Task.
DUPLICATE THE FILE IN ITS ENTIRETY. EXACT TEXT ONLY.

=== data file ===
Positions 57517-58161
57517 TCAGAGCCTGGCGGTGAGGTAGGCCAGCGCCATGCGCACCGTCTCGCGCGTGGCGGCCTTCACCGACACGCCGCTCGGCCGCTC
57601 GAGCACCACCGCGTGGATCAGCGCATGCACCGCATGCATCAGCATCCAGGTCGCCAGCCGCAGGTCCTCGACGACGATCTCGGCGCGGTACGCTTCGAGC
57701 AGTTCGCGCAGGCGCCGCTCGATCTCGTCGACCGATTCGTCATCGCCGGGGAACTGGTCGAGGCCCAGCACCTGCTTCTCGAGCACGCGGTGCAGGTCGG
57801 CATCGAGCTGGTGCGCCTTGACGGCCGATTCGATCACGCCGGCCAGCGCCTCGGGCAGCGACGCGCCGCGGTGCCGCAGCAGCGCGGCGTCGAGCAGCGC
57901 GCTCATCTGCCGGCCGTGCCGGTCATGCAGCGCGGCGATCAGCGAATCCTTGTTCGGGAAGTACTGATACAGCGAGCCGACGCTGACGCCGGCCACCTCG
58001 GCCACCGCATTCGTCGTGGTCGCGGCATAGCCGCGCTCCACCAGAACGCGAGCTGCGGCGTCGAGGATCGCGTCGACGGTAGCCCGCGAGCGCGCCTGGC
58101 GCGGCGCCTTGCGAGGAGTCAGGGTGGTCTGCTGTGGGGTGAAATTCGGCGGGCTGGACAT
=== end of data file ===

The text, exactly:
Positions 57517-58161
57517 TCAGAGCCTGGCGGTGAGGTAGGCCAGCGCCATGCGCACCGTCTCGCGCGTGGCGGCCTTCACCGACACGCCGCTCGGCCGCTC
57601 GAGCACCACCGCGTGGATCAGCGCATGCACCGCATGCATCAGCATCCAGGTCGCCAGCCGCAGGTCCTCGACGACGATCTCGGCGCGGTACGCTTCGAGC
57701 AGTTCGCGCAGGCGCCGCTCGATCTCGTCGACCGATTCGTCATCGCCGGGGAACTGGTCGAGGCCCAGCACCTGCTTCTCGAGCACGCGGTGCAGGTCGG
57801 CATCGAGCTGGTGCGCCTTGACGGCCGATTCGATCACGCCGGCCAGCGCCTCGGGCAGCGACGCGCCGCGGTGCCGCAGCAGCGCGGCGTCGAGCAGCGC
57901 GCTCATCTGCCGGCCGTGCCGGTCATGCAGCGCGGCGATCAGCGAATCCTTGTTCGGGAAGTACTGATACAGCGAGCCGACGCTGACGCCGGCCACCTCG
58001 GCCACCGCATTCGTCGTGGTCGCGGCATAGCCGCGCTCCACCAGAACGCGAGCTGCGGCGTCGAGGATCGCGTCGACGGTAGCCCGCGAGCGCGCCTGGC
58101 GCGGCGCCTTGCGAGGAGTCAGGGTGGTCTGCTGTGGGGTGAAATTCGGCGGGCTGGACAT